MIAMI, Fla. — Deandre Johnson grew up a Florida State fan, but a scholarship to play at Florida, a 5-hour drive from his home, sounded appealing last spring.
“So I went up there to Gainesville in April, and they were in communication with my coaches,” said Johnson, a 6-foot-3, 240-pound defensive end from Class 8A state champion Miami Southridge.
“I thought they were going to offer, I went up there, they kept telling me to expect a phone call,” Johnson said. “I never got a phone call. But I’m very happy now that I’ve become a Vol.”
Johnson’s introduction to Tennessee is another story that didn’t begin until last summer, when he and a group of teammates loaded into a van for a barnstorming football camp tour.
The stops were Mississippi State, Alabama and Tennessee, and Johnson did his best to impress.
Interestingly, Johnson said he received a scholarship offer from the Vols while he was in the Alabama players’ lounge while at the Tide’s camp.
It was Tennessee assistant Larry Scott calling. Scott finished the 2015 season as Miami’s interim head coach, and he ranks as one of the most knowledgable and respected coaches who recruits in the Sunshine State.
At the point of Scott’s offer, Johnson had never see the University of Tennessee campus, and he now laughs about what he first expected Knoxville to be like.
“I thought it would be more country,” Johnson said. “But my first day in Knoxville, I stepped out of the van, and it was a clear, sun-shiny day, and with the rush I got, I just knew that was the place for me.
“The whole city, it’s beautiful, with the mountains, the water, the trees and all the colors. I just fell in love with it right away.”
Tennessee, however, was not ready to take Johnson’s commitment, initially.
Business is business
The Vols, like many other schools that recruit aggressively, have a fluid situation when it comes to the numbers game involved with public commitments.
As Johnson said, “they were kinda slow-playing me, and I wasn’t sure how much they really wanted me, so I committed to Mississippi State (July 31) to be safe.”
Florida State, the school he grew up cheering for, had come by his high school a couple of times, but Johnson didn’t feel the Seminoles had genuine interest.
Football remained Johnson’s dream, but as the recruiting process wore on, he realized it was very much a business.
Johnson’s father, himself once a collegiate athlete, understood the process and encouraged his son to be patient.
“When he came back home from camp he told me he liked Tennessee, but when he tried to commit, they said ‘not right now,’” Andre Johnson said. “But Tennessee was in his heart.”
Deandre Johnson focused on his high school season as a Mississippi State commit, but in October, the Miami Southridge star said he started getting weekly visits from Vols defensive line coach Steve Stripling.
Andre Johnson encouraged his son to keep an open mind.
Second time around
The Johnson family took an official visit to Tennessee on Nov. 11, the weekend the Vols beat Kentucky, 49-36.
“I told Deandre to follow his heart and to go through the process, and I told him I’d back him 100 percent,” Andre Johnson said. “I just loved the atmosphere and family values I felt were up there.
“I want him to make sure he’s prepared for life if he doesn’t make it into the NFL. Tennessee made me feel it was all about life, and that he would be all set for 40 years after football with the education and relationships he’d build there.”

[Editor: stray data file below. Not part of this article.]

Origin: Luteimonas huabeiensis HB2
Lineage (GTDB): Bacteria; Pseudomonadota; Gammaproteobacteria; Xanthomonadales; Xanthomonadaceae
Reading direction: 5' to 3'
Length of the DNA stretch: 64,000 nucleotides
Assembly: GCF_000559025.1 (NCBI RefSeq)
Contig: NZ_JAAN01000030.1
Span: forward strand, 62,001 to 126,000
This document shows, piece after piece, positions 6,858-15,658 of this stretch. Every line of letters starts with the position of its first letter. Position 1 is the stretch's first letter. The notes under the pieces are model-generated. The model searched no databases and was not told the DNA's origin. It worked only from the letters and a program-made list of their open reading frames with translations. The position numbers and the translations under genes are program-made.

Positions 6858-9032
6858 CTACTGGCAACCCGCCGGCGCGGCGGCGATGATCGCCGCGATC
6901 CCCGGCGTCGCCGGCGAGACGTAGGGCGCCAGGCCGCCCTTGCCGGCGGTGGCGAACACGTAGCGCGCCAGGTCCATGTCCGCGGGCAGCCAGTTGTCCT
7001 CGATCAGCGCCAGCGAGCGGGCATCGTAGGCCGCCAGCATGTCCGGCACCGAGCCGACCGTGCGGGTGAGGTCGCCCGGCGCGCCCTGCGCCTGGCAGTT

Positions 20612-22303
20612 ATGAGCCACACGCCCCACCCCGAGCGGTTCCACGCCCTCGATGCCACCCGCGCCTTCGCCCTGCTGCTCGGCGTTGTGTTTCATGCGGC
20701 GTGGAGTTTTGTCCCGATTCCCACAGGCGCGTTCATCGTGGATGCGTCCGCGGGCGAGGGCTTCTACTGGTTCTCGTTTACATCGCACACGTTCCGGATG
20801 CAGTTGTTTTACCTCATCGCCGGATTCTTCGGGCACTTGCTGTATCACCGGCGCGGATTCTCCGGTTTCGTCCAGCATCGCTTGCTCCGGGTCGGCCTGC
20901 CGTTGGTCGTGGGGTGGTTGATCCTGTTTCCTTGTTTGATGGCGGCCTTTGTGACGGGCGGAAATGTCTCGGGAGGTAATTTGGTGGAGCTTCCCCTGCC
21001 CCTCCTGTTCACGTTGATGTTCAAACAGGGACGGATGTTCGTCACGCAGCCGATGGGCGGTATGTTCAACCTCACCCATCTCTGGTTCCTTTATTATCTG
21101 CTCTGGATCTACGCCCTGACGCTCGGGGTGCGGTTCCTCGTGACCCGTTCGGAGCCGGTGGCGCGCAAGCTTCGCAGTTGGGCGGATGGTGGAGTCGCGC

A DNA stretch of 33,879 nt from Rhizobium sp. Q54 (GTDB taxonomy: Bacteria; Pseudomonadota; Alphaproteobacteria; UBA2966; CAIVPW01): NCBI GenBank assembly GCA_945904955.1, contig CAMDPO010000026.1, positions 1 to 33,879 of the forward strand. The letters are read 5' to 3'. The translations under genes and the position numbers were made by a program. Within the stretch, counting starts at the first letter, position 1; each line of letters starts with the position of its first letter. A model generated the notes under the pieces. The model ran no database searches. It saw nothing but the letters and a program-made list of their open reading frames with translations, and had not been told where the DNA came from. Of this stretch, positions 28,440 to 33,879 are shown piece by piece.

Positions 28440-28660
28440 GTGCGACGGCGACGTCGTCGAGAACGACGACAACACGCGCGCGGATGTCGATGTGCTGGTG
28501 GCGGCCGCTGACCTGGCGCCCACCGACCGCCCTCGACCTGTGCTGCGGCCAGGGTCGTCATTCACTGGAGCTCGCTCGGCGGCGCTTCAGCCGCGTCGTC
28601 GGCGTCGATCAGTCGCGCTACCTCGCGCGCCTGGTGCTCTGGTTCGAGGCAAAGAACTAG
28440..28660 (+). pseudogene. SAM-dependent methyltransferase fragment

Deandre Johnson felt he owed Mississippi State coach Dan Mullen and the Bulldogs an official visit, however, so he traveled to Starkville on Dec. 2 to give them another opportunity to convince him that he should wear maroon.
“I did give Mississippi State another look, the process is just so hard,” Deandre Johnson said. “It not only affects recruiting, it affects life. I’m in school when all this is going on, and like, I can’t even think straight.”
A late-night home visit from Tennessee coach Butch Jones and several assistants on Dec. 6 helped Johnson decide.
“Right after Coach Jones came to visit me, my mind was telling me Tennessee was the place,” Johnson said. “First of all, just the fact they came at midnight, it showed how committed they were to me.
“When they stepped in the house, the place got lit. Coach Jones had on a suit. I knew I was in good hands.”
Then it came time to talk football, and Johnson loved what he was hearing from Vols defensive coordinator Bob Shoop.
“First thing, when we talked to Coach Shoop, he has a great personality and he knows the game,” Johnson said. “You can tell by the way he talks, and the way he discussed the positions and how he would line guys up. The strategy he has, it’s just crazy.
“He knows where his players have to be to make plays. Talking to him, his knowledge of the game was obvious.”
Johnson told himself to make sure he thought things through before trying to commit to the Vols again.
“I slept on it for a week, and every morning I woke up, Tennessee was on my mind,” Johnson said. “That phone call I had to make with Coach Mullen was very hard.
“It had to do with what was right for me at the end of the day. He said he understood but was disappointed.”
One day after calling Mullen, Deandre Johnson made his commitment to Tennessee public on Dec. 12.
Johnson said he’ll arrive in Knoxville on Jan. 8 and be ready for the start of classes on Jan. 11 and whatever challenges await him in the training room.
“My approach is to come in and get all the reps I can get,” Johnson said. “I’m coming in hungry and looking to work hard. If there’s a spot, I’m going to try to take it.
“I don’t want to get ahead of myself, but if the opportunity is there, I’ll take full advantage.”